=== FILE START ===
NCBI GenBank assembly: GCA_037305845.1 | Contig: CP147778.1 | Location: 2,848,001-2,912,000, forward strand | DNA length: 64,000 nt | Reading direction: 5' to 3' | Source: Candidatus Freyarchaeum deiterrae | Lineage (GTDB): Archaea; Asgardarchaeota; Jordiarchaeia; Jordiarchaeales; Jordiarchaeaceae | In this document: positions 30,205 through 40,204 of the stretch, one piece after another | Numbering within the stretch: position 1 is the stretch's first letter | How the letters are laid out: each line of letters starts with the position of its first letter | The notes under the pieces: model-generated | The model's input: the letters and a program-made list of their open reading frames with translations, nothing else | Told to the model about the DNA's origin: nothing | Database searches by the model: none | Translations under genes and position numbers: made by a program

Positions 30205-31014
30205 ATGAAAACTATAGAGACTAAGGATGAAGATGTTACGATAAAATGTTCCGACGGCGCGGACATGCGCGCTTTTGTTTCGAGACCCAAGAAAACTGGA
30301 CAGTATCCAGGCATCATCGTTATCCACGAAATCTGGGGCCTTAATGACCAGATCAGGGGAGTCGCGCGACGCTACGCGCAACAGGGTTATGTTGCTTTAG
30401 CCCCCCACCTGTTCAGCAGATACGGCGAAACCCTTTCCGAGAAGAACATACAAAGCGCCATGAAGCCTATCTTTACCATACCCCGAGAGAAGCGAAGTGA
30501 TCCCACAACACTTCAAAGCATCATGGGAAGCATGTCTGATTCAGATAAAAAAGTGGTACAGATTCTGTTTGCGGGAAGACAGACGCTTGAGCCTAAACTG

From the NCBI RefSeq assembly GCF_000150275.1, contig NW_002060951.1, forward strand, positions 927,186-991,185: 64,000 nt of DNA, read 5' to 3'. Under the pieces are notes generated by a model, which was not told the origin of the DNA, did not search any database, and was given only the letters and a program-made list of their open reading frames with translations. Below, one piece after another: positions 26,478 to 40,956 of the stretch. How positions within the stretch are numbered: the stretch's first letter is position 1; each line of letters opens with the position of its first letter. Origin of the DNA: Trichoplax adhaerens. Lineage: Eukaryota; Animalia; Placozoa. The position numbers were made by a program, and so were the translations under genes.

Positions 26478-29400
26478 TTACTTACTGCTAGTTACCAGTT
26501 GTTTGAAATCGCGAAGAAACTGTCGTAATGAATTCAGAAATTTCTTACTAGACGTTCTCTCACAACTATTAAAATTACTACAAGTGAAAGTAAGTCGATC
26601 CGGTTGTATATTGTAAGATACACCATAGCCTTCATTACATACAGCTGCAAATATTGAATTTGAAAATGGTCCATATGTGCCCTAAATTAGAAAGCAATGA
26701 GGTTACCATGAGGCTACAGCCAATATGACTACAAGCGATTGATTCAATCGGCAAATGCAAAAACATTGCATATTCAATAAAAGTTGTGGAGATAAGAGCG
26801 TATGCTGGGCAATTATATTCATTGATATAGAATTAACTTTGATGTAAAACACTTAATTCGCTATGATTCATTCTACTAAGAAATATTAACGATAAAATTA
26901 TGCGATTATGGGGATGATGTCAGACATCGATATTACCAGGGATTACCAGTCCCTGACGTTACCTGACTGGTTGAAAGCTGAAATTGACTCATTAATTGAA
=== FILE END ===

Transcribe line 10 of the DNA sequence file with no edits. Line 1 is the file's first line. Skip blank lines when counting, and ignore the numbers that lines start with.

26501 GTTTGAAATCGCGAAGAAACTGTCGTAATGAATTCAGAAATTTCTTACTAGACGTTCTCTCACAACTATTAAAATTACTACAAGTGAAAGTAAGTCGATC